Plot: Let’s go back to the beginning of The Lion King….or moreso before the beginning. To the origins of Timon and Pumbaa and a retelling of the movie through their eyes.
Breakdown: I didn’t mind Timon and Pumbaa much in The Lion King, one of my favorite movies ever. I will admit that it was a drastic tone change when they were introduced, but Disney has a habit of doing that when something particularly heavy happens (think Bambi’s mom → Oooh look at the birdies!) They had some funny moments, and they were okay in the sequel. They are some of the more tolerable comic relief sidekicks, but…I still never really liked them much.
I guess I just get tired of Timon’s snarkiness and Pumbaa’s constant fart/bad smell jokes. Moreso Pumbaa to be honest. His only bits are farting/bad smell/gross out gags and the fact that he’s fat. While he has decent banter with Timon, he’s a one/two trick pony with jokes that aren’t even funny. However, I can’t imagine I’d want to watch them in a TV series or watch a movie about them.
Luckily, both things were created. The Lion King1 ½ is a movie that answers the burning questions of Timon and Pumbaa’s story before and during The Lion King. And, hey, at least this one’s honest about being a midquel…or mid-prequel instead of a sequel….BUT….they kinda messed that up because it should really be The Lion King ½ because 1 ½ kinda sounds like it overflows in The Lion King 2. Maybe they’re trying to say that they’re taking about 3/4 of the original movie, copying it, and pasting on a new 3/4 to make 1 ½? I dunno.
Here’s the thing, this movie isn’t like other Disney ‘sequels’ in that it’s actually Timon and Pumbaa watching a movie version of Timon’s backstory, how he met Pumbaa, them raising Simba and their part in the climax. They watch the movie in silhouette in much the same fashion as MST3K, but the thing that falls apart in that concept is that they don’t riff the movie or anything, they just pop up at certain segments to make a hindsight joke or reference about the situation.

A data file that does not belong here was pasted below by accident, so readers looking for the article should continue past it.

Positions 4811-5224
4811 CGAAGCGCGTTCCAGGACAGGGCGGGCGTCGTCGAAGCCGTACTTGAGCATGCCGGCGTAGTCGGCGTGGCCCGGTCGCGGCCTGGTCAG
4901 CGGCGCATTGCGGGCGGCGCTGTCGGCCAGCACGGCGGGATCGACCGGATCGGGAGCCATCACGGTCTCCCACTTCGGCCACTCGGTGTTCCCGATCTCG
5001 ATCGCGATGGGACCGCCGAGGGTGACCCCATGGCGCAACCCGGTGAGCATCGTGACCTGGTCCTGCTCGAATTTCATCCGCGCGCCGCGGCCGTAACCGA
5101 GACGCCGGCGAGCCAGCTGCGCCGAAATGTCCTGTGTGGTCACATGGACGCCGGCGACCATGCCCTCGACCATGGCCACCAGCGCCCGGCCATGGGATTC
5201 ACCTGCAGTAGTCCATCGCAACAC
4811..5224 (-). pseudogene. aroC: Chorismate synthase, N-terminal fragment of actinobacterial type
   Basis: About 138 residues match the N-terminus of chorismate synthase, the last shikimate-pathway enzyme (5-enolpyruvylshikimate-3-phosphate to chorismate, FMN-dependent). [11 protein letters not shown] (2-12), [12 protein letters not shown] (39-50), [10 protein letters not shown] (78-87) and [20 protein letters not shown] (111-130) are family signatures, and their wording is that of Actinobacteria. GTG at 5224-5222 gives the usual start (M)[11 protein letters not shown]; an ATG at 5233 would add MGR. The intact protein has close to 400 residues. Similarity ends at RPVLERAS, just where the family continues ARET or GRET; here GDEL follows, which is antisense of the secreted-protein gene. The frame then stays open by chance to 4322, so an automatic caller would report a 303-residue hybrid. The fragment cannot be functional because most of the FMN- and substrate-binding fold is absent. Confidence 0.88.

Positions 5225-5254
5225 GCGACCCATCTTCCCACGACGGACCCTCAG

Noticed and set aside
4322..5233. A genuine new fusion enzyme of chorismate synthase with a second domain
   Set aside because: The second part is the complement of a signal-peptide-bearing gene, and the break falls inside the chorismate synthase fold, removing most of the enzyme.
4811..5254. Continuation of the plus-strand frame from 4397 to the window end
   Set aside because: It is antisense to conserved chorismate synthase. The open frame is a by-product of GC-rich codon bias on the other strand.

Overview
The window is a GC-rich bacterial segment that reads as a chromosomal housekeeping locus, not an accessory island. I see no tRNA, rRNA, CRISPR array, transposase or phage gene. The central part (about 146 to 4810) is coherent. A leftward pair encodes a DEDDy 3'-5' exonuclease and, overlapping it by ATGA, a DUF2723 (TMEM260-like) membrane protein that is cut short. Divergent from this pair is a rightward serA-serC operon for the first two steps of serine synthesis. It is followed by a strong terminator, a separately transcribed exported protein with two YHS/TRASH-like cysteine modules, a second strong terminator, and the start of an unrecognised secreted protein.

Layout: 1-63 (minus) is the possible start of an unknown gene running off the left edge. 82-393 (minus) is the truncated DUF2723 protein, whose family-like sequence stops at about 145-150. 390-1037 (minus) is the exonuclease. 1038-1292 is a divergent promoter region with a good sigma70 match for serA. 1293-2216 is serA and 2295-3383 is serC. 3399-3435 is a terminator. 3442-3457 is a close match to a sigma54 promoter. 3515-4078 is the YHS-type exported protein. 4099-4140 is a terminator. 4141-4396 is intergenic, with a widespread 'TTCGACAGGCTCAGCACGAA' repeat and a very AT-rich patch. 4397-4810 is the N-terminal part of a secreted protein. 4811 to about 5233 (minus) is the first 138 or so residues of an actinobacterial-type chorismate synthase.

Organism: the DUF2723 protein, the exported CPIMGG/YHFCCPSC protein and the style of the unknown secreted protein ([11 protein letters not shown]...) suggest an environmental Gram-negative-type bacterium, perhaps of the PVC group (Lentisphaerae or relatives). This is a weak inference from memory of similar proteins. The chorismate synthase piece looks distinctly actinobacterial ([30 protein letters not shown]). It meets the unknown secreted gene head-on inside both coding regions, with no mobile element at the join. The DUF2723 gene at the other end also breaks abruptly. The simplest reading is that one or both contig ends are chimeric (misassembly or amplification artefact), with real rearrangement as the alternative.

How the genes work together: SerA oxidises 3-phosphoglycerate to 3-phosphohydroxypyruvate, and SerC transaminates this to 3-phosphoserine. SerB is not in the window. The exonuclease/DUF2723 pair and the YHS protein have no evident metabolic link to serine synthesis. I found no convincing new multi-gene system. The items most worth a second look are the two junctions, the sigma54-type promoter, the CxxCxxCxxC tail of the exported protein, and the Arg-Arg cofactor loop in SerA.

And I do have to say, these are just completely pointless and non-funny moments. Rarely is there a legit funny joke in these cutaways.
You may be wondering why this format is being used at all. Well, like The Lion King used Hamlet as a template and The Lion King 2 used Romeo and Juliet, this movie is using Rosencrantz and Guilderstern Are Dead, a retelling of Hamlet through the eyes of two dead characters, as its template.
I’m also not very keen on reviewing this step by step since the format is so different, plus it’s retelling the movie just with jokes and more focus on Timon and Pumbaa. So I’ll just break down the major aspects.
This movie counts as a prequel and midquel because it also focuses on Timon’s origins, which occur before Simba is born. Timon was born in a wasteland far away from Pride Rock – so far that you can only barely see it on the horizon. Timon lives with a group of other meerkats who are obsessed with digging and hiding from hyenas. We get that from their song ‘Digga Tunnuh’ which, while being an earworm, is one of those incredibly useless songs. It really only serves the purpose of establishing that meerkats as about as set in their worker/paranoid ways as the ants from Antz.
Timon is, as predicted, the one who causes all the trouble in the group and is different from the other meerkats who just want to work. He wants a better life in a better home where he doesn’t have to worry about hiding from hyenas and where his life has purpose.